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Outdoor light fixture mounted with an indoor electrical box, duct tape, and caulk

Repair An Outdoor Light Fixture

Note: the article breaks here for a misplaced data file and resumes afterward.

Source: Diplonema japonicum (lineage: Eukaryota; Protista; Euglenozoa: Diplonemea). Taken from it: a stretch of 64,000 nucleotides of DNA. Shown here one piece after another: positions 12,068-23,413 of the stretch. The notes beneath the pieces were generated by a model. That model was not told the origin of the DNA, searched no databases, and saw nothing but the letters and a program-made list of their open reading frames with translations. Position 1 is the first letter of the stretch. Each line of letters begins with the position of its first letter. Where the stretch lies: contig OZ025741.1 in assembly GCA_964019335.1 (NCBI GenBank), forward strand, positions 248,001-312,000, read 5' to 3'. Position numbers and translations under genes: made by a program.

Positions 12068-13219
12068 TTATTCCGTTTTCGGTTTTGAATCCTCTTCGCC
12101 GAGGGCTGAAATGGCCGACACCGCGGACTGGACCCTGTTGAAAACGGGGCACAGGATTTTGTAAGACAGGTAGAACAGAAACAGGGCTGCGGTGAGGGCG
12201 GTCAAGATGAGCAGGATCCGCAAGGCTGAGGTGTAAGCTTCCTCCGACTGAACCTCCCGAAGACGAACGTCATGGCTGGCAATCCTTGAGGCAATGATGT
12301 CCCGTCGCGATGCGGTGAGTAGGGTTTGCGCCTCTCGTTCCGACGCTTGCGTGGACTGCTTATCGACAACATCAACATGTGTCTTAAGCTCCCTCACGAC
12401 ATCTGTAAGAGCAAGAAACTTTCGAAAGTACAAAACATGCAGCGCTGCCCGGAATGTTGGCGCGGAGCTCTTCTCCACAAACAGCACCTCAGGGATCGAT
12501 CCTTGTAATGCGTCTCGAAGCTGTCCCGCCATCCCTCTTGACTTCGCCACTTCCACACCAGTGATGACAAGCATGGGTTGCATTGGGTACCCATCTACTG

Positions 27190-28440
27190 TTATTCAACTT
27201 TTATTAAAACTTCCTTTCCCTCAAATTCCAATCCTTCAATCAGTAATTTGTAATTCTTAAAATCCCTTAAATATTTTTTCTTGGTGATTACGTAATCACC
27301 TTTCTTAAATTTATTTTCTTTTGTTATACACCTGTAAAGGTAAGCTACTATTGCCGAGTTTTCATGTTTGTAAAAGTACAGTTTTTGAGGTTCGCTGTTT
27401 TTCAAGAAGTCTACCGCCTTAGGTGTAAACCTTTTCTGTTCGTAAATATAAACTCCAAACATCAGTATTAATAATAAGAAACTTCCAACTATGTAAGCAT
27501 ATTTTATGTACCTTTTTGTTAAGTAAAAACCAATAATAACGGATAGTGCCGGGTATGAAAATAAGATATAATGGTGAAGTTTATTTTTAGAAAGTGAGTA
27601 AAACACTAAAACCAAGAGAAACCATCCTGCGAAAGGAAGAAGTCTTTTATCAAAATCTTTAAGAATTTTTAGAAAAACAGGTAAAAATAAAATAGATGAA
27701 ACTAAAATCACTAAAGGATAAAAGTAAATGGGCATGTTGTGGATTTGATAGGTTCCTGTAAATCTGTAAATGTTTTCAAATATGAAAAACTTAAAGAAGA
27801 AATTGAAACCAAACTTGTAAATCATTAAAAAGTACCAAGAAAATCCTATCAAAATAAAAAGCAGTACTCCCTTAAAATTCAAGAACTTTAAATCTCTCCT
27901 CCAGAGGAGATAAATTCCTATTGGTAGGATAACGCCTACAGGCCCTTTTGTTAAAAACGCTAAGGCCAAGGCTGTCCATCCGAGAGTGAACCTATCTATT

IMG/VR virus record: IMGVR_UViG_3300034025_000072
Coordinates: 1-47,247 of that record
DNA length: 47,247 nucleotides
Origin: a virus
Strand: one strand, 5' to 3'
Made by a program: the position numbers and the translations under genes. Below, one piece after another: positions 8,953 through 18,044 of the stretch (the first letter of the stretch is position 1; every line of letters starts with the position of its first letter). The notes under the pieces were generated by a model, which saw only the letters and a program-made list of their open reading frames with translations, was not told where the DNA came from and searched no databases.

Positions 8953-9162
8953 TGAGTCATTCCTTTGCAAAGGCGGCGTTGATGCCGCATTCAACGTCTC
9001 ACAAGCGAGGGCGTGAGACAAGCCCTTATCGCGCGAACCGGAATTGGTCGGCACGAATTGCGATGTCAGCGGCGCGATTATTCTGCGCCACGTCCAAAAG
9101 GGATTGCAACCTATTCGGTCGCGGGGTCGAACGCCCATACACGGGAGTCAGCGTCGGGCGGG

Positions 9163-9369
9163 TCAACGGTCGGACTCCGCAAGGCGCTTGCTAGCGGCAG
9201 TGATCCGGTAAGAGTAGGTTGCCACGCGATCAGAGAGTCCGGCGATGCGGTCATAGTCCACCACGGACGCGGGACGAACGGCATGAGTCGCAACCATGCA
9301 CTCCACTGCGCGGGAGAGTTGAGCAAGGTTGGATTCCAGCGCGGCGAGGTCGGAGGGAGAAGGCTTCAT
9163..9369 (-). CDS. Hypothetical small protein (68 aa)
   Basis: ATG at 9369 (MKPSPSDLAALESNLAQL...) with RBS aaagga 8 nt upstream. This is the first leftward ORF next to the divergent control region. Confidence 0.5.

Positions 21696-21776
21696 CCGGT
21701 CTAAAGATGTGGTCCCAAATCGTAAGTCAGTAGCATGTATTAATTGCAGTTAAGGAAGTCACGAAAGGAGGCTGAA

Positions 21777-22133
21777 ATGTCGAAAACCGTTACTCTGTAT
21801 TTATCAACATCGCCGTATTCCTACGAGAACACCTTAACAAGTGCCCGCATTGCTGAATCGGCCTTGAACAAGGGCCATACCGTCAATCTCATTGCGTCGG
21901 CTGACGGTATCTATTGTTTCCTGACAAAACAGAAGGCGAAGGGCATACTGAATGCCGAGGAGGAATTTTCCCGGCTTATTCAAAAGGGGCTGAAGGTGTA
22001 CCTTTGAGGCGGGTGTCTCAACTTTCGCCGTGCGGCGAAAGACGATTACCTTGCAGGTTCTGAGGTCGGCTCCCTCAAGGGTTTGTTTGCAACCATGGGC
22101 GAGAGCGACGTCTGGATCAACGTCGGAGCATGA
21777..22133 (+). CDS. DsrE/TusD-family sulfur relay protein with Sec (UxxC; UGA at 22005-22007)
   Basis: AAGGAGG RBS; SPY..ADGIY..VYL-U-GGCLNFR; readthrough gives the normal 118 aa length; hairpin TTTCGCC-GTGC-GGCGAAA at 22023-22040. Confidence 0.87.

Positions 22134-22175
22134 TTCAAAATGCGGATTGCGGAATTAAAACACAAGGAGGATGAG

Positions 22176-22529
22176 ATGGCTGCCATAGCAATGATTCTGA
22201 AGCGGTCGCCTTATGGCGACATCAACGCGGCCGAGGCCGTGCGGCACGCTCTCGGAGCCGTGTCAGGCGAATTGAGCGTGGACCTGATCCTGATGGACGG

Dear Mr. Electrician:  How do I repair an outdoor light fixture that is not mounted correctly on the front of my house? Answer:  You can repair an outdoor light fixture mounting problem sometimes by using a siding box.  They are available in a few styles to accommodate various sizes of siding on the house. NOTE: Some text links below go to applicable products on Amazon.  As an Amazon Associate, I earn from qualifying purchases.  Using my links helps to keep this website FREE. Below are photos from a repair of an outdoor light fixture with a funky electrical box mount that I corrected for a client by using a siding box. When I first saw the above outdoor light fixture mounted this way I had no idea what to expect.  I had to use my razor knife to cut into the white blob behind the outdoor light fixture and discovered duct tape beneath. The outdoor light fixture was attached to the outside wall using a metal, surface-mounted, indoor, octagonal electrical box that was wrapped in duct tape and covered in caulk.  This was not a good method for attaching an outdoor light fixture to a building. Normally a pancake electrical box would be mounted to the surface of the Oriented Strand Board (OSB) sub-surface and the outdoor light fixture would be attached to that.  The vinyl siding would be cut around the pancake box. Though a pancake box is shallow, the National Electrical Code (NFPA 70) approves its use because the cubic inches of space inside the outdoor light fixture canopy (Indoor light fixtures also) is permitted to be included when calculating the number of wires permitted. However, a pancake box does not always provide a good solid-level surface to support the light fixture.  This varies by the surface of the wall of course. Top Of Page The octagonal indoor electrical box had two of its knockouts removed and was covered with duct tape and caulk.  In addition to being awkward looking, it was not an approved weatherproof arrangement, even with the caulking. The old metal box was not grounded as required in Article 250 in the National Electrical Code (NFPA 70). My guess is that there was a pancake box installed originally when the townhouse was built, but for some reason, it was removed.  I had to use a razor blade scraper to remove the bulk of the caulk that had adhered to the vinyl siding. Fortunately, the type NM electrical cable was in good working condition.  I removed the two-screw metal clamp-type Romex connector and used the plastic button-type connector packaged with the new Arlington plastic siding box that I installed. Top Of Page A siding box is an excellent method of supporting an outdoor light fixture on vinyl siding and other surfaces.  I have used them many times to repair an outdoor light fixture installation. In addition to siding boxes, there are also siding blocks available that do not contain a built-in electrical box.  Siding blocks work with other electrical boxes to help level and trim outdoor light fixtures. ...